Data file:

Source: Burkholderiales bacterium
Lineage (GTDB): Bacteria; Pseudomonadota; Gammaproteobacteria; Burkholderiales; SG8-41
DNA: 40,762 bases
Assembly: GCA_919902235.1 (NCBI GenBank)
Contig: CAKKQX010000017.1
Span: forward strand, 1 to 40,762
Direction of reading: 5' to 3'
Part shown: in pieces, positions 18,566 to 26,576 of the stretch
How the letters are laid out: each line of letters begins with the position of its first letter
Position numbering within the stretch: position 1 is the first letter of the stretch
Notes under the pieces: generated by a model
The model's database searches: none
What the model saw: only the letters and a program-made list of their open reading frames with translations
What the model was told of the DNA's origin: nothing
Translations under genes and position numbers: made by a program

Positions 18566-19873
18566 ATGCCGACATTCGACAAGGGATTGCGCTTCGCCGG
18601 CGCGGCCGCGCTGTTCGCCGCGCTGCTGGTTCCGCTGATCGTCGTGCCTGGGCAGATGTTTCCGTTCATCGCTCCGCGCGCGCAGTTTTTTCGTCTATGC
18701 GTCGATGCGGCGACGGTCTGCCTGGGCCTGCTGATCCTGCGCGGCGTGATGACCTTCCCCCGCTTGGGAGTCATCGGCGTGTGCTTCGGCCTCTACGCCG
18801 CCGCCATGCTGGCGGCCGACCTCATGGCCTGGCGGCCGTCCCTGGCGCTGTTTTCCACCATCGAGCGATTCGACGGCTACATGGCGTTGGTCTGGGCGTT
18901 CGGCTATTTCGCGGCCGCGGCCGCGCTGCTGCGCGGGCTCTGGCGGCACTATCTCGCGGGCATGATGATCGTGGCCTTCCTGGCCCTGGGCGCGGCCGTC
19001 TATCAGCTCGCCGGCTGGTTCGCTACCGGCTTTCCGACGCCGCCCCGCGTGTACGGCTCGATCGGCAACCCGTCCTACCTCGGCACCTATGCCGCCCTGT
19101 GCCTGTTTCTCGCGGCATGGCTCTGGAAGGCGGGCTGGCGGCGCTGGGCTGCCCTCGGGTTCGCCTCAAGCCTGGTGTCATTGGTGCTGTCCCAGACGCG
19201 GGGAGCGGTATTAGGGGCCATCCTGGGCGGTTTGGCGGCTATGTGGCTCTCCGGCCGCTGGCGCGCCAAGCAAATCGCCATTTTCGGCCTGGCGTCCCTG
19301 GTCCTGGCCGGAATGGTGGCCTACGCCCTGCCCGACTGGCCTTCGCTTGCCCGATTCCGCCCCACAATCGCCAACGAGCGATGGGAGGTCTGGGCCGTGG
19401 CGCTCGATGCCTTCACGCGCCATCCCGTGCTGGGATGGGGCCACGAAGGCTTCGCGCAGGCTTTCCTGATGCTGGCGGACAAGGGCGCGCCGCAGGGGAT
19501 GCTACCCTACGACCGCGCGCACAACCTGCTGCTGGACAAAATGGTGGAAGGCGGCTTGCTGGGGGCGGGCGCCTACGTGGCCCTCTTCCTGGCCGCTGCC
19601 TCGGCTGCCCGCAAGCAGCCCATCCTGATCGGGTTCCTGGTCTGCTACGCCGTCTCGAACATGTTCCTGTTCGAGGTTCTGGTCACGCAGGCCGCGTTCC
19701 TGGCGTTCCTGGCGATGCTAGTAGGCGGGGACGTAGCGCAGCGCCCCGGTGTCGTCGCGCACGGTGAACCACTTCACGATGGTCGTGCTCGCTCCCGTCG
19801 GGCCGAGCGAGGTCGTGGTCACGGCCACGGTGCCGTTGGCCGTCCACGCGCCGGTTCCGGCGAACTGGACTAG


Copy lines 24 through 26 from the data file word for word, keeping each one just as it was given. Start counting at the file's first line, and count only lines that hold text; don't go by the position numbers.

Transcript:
19201 GGGAGCGGTATTAGGGGCCATCCTGGGCGGTTTGGCGGCTATGTGGCTCTCCGGCCGCTGGCGCGCCAAGCAAATCGCCATTTTCGGCCTGGCGTCCCTG
19301 GTCCTGGCCGGAATGGTGGCCTACGCCCTGCCCGACTGGCCTTCGCTTGCCCGATTCCGCCCCACAATCGCCAACGAGCGATGGGAGGTCTGGGCCGTGG
19401 CGCTCGATGCCTTCACGCGCCATCCCGTGCTGGGATGGGGCCACGAAGGCTTCGCGCAGGCTTTCCTGATGCTGGCGGACAAGGGCGCGCCGCAGGGGAT